I was really glad that binu shared this, because Rick really brings up some great points. Even if you’re not into improv, this is a valuable perspective on any scenario in which you are working with a group.
Rick Andrews is a teacher and performer at The Magnet Theater in New York City. He teaches and performs around the country with The Magnet Theater TourCo, with ensemble Brick, and his duo, The Cascade.
I’ve been thinking a lot lately about two words we hear a lot when improvising: “Fear” and “Trust”.
One of the biggest hurdles in becoming a good improviser is our fear. Fear and threat are pretty good motivators for all kinds of things. Simple, physical tasks respond super well to fear. If I wanted you to move a bunch of boxes across the room, I could easily get you to move them faster if I made you afraid by, say, threatening you with a whip.
Creativity, however, doesn’t respond well to fear. If I gave you a pen and paper and told you to “write a beautiful poem,” threatening you with a whip if it wasn’t beautiful enough probably wouldn’t lead you to write a better poem. It’ll actually probably lead you to write a worse one. There’s a whole bunch of pretty solid research to back this up.
This is because when we’re being creative, we need to be able to take risks, to make choices that reflect our personal voice, desire, and discovery; we need to be all-around mentally unencumbered by anything other than the creative process. Improv is a creative process, and as a spontaneous one, and one that we tend to do in front of other people in scary situations, it’s pretty susceptible to fear.
This fear makes us worse improvisers. It leads us to say and do things we don’t want to say because we think they’ll get a laugh, or the audience wants to hear them, or they’re the “right” things to say and do. We threaten ourselves with laughter, or rather, lack of laughter. As improvisers, we often hold an imaginary whip over our heads when improvising. Sometimes scenes feel like a sprint to get the first laugh, as if were the scene to go on for 30 seconds with no one laughing, the audience would simply stand up in unison, give you the finger, and leave.
To become a great improviser, I think it’s essential that we conquer this fear in some way. The way we do this is by having trust; we put trust in our scene partners, our team, the audience, and ourselves. We trust that they will help us, make us look good, look out for us, etc; we trust that they will help us avoid the things we are afraid of. The comfort afforded by the trust allows us to be our most creative selves.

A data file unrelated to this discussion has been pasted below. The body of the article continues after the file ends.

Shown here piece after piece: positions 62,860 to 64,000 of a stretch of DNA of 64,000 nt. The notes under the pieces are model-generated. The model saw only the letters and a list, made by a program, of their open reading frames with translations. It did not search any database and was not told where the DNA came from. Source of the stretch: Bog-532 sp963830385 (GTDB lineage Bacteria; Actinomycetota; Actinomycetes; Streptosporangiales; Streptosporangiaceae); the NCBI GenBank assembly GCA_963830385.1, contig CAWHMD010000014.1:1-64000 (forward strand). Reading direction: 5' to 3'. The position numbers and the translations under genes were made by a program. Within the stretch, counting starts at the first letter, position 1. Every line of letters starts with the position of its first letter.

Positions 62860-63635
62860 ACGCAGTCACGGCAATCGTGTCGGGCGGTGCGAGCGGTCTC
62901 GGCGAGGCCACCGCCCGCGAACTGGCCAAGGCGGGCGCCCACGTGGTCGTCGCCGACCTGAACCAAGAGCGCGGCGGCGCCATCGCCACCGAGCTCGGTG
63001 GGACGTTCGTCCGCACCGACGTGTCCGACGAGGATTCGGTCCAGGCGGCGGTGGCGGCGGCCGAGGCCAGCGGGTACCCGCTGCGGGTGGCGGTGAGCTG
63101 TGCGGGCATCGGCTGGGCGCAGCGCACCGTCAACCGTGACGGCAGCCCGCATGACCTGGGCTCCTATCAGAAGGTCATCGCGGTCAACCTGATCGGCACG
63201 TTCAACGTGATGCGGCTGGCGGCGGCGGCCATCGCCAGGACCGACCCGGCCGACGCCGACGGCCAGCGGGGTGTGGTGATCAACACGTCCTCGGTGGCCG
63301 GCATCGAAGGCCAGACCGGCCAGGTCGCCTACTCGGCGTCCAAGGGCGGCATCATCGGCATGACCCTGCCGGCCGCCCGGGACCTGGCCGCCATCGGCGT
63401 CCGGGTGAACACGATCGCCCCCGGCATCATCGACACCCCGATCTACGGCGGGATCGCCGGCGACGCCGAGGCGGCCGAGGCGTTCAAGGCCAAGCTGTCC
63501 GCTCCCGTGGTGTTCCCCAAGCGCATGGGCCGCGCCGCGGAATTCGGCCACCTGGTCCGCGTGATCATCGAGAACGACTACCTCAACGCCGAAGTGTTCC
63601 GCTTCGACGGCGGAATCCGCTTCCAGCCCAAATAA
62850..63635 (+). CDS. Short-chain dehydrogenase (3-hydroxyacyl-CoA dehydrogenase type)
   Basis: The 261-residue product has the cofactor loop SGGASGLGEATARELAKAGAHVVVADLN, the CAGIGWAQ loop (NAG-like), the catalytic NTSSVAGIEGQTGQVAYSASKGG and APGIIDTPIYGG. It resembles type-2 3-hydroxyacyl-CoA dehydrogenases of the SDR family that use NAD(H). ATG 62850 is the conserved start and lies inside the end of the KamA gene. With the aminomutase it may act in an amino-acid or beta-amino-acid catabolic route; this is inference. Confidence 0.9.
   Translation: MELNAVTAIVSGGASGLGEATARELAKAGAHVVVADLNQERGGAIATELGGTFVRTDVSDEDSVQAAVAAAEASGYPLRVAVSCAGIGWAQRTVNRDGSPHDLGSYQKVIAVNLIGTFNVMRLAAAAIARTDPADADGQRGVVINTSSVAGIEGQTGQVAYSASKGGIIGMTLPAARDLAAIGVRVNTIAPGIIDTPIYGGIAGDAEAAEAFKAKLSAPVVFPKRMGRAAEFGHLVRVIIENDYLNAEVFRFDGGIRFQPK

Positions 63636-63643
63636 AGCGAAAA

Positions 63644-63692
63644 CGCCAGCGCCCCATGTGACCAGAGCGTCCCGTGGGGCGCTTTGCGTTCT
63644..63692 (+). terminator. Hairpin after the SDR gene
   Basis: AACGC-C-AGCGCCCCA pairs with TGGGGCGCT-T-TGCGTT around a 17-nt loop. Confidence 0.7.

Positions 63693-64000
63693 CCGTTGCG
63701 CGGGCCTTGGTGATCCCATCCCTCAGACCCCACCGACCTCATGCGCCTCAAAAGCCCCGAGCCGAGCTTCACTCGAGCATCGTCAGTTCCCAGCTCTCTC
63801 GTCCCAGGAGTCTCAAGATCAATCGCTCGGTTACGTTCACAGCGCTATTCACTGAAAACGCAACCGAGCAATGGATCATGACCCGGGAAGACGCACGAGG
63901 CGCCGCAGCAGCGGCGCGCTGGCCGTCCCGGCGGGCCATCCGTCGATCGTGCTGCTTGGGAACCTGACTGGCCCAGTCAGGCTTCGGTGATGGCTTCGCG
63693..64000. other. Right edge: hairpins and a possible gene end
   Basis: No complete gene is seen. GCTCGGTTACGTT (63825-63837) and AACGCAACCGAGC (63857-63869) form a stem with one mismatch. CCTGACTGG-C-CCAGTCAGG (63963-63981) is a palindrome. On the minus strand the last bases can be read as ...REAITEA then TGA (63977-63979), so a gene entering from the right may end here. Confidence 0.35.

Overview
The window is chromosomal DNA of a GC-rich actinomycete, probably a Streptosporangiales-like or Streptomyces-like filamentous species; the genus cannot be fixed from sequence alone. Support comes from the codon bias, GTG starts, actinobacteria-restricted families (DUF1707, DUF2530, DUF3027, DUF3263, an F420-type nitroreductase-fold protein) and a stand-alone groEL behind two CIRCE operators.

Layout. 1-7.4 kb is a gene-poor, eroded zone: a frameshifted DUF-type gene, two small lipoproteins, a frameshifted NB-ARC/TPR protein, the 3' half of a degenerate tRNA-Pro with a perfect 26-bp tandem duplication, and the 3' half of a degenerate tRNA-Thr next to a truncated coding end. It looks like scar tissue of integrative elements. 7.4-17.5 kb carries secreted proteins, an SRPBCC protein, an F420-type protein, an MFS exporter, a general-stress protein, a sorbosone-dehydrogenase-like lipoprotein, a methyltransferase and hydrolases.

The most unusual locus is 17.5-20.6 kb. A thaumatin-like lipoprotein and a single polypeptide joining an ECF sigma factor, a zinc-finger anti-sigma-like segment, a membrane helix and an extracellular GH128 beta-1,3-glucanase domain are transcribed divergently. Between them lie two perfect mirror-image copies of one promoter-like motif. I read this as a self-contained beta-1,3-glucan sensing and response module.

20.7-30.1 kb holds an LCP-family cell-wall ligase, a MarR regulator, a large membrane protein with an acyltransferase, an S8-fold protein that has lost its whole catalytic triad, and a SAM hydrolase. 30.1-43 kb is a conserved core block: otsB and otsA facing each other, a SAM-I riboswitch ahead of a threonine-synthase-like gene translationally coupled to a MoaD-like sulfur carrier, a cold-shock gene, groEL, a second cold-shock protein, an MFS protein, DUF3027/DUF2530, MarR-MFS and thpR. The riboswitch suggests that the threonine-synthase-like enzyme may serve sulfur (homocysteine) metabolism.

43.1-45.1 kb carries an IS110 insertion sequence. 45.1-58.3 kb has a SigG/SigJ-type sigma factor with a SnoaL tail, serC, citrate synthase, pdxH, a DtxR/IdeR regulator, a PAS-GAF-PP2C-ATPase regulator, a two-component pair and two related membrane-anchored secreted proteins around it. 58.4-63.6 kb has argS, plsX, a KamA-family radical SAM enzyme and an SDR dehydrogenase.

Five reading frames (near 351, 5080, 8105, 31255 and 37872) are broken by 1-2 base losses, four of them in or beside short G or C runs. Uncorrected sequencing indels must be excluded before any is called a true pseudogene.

When we first begin improvising, we trust specific, singular individuals on a kind of “prove-it-to-me” basis. If we get up there and do a scene with Michael, and Michael seems nice enough and Yes And-ed me and didn’t throw me under the bus, then pretty soon, I’ll trust Michael.
Then, if the classroom or team environment affords it, improvisers might extend that trust to a whole group of people, e.g. “I feel pretty comfy, more or less, with everyone in the class/team. No matter who I do a scene with, they’ll have my back.” This allows us to step out into a scene without fear, because we know that whoever joins us, we trust them. This isn’t always the case, but it’s wonderful when it happens.
Next, after improvisers do and watch enough shows, they begin trusting based on observation, e.g. “I saw Jermaine do that scene, he seemed pretty supportive/good/funny; I trust him.” At this point you might be stepping out with people you’ve never personally played with but still can find the freedom to be creative.
A little more, and improvisers start to trust the process of improvisation itself. When you see quality players come together and jam, they’re more or less putting faith in the process of improvisation, of Yes And, listening, heightening, etc. “I’ve never played with Tito or seen Tito but oh well, let’s go do the improv thing and I bet a scene will happen.”
This is closely followed by trust in yourself as a capable improviser. This is great because it means you can confidently improvise with anyone at all, novice or expert, without feeling afraid or stifled. At Magnet in New York we have these great shows called “Mixers” where anyone can sign up and do a scene. New folks who’ve never done improv before are often paired with experienced house team members. From the experienced player’s point of view, they have no idea who this person is or if they’re any good. In fact, they probably have evidence that the person isn’t very good, since most everybody isn’t very good the first time they do improv. And yet, these scenes are almost always fun and funny. It’s not even like the experienced player is “carrying” the scene. They simply trust themselves, trust that if they keep YesAnding and listening, that a scene will happen, and that they’ll be able to find some fun.
All this trust is so that we can overcome this fear; we trust that these bad things won’t happen. However, for the most part, the worst thing that is going to happen to you because of a bad improv scene is that a bunch of people won’t think that you are very funny. And at the end of the day, that’s not so bad. No one dies, no one gets hurt or sick, everyone who cares about you still loves you, etc. Even for those who make or hope to make their livelihoods off of improv or comedy, one bad scene or show won’t ruin that. Whenever I’m feeling strangely nervous before a show, I try to remind myself of that. It’s not perfect, but it helps.
At the end of the day, there’s probably some combination of a few, many, or all of these things going on when we “trust” in improv. And the more you’re able to face down that fear, trust yourself and others, the better an improviser you’re going to be.
Reblogged to include the entire post. Definitely worth reading today.
I’m so glad I’m a part of the Magnet community where this is the general sentiment!